Last week, it was Oprah. Now, it’s Rachel Zoe.
Oprah has gone public with her weight gain, revealing that she’s addicted to food. I certainly sympathize with Oprah; I feel that inside the Slim Me, is a Fat me, who will take over if I’m not vigilant. I’ve never been fat, but I know that fatness is a state to be avoided at all costs. In our society, prejudice against fat people is so deep-rooted that even those seen pictured with fat people are judged more harshly, ‘according to studies.’
Poor Oprah can’t keep anything secret, so she might as well use her own weight problem as a means of connecting with her audience. But is she an addict, do you think?
Everyone has an opinion on Oprah. Some New Agey woman wrote a piece about Oprah’s weight gain at Huffingtonpost.com, explaining to us that Oprah’s eating stems from “shame.” She even went on to point out to Oprah which chakra was messed up.
Which chakra of Rachel Zoe’s is messed up? She insists that she’s thin by nature, but surely no one can look at her and see anything normal. This woman is starving, but she doesn’t believe it. When she looks in a mirror, she probably sees the weight she still needs to lose. Rachel Zoe has probably struggled with anorexia all her life. Is she addicted to not eating?
I’ve only known two or three women who didn’t have a screwed up relationship with food, and one of them was probably lying. Food is our enemy, much of the time. At best, it’s an enemy we’ve called a truce with. I don’t believe that eating too much is an addiction, although it is clearly a compulsion for many people. Food equals comfort, and eating helps to stuff down feelings we don’t want to experience. Oprah could stop eating without undergoing withdrawal. She could eat less if she decided to! Just eat less, Oprah!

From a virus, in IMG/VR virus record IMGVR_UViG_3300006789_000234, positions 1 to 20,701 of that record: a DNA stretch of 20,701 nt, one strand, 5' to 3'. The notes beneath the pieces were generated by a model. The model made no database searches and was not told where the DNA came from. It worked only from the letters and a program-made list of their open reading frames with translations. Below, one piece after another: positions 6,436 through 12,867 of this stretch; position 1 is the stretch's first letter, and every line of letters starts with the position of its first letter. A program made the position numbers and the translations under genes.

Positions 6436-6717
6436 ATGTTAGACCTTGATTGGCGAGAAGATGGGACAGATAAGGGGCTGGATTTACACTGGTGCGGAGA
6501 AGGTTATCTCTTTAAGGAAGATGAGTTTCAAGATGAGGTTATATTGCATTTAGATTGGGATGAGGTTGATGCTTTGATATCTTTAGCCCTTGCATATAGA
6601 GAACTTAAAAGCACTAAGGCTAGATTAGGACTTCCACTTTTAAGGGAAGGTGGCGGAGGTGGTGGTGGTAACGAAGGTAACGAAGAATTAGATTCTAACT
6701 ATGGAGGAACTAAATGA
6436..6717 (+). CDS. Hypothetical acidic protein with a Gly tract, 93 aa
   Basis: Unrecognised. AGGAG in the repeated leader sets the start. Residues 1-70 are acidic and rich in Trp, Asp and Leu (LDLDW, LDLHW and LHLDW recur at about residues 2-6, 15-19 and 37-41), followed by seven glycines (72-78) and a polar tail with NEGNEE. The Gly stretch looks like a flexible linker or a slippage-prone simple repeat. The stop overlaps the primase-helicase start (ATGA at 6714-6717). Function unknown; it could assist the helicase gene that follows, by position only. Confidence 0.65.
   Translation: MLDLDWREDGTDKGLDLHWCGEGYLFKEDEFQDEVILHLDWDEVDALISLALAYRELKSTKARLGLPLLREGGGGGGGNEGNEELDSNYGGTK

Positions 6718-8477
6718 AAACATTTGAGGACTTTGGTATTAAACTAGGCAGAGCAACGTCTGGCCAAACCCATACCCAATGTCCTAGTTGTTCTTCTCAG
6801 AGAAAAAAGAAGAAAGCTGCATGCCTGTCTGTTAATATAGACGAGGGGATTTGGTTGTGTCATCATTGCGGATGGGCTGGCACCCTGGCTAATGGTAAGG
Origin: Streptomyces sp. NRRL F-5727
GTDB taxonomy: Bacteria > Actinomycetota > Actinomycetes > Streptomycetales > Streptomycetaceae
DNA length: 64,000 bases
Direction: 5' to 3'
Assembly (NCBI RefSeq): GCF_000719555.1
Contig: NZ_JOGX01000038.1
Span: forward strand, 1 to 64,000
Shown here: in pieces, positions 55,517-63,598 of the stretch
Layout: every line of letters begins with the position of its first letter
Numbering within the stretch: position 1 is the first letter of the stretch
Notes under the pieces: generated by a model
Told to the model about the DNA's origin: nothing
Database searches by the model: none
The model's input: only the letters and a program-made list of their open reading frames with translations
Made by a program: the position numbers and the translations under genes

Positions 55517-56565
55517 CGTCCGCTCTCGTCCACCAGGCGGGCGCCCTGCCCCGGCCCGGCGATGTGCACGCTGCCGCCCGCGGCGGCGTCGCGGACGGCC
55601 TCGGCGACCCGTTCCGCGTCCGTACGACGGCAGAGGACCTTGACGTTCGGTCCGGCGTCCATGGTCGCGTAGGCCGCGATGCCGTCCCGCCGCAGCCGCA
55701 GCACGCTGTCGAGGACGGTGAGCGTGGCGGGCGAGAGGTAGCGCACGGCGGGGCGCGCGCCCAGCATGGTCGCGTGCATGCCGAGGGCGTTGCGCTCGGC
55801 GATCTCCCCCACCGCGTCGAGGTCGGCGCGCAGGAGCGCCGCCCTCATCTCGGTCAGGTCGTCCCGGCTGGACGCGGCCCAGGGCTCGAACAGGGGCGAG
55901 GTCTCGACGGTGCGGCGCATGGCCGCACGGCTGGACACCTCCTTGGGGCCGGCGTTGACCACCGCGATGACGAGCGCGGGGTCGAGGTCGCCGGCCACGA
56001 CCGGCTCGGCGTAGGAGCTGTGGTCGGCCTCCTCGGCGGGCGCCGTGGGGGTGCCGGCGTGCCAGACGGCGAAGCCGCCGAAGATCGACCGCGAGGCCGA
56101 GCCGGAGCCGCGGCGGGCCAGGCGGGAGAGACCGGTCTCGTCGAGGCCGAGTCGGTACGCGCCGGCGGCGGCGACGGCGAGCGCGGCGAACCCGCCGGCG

Rachel Zoe is another story. She is so afraid of ending up like Oprah that she’s developed a pathology. She probably won’t be able to help herself. She needs clinical care but she will resist getting it. I’ve seen girls who are perilously thin but still terrified of eating an apple. Nothing gets through to them; their brains aren’t processing correctly.
When I was a kid, my father would point out overweight women and express his contempt for them. I knew early on that I didn’t want to be fat. Being fat meant being unlovable.
Eating is a loaded issue for women, more so than for men. To simplify: Our loveability is linked to our physical appeal. For men, it’s linked to their achievements. If you had a daughter, how would you help her avoid a conflicted relationship with food? And who do you most identify with, Oprah or Rachel Zoe?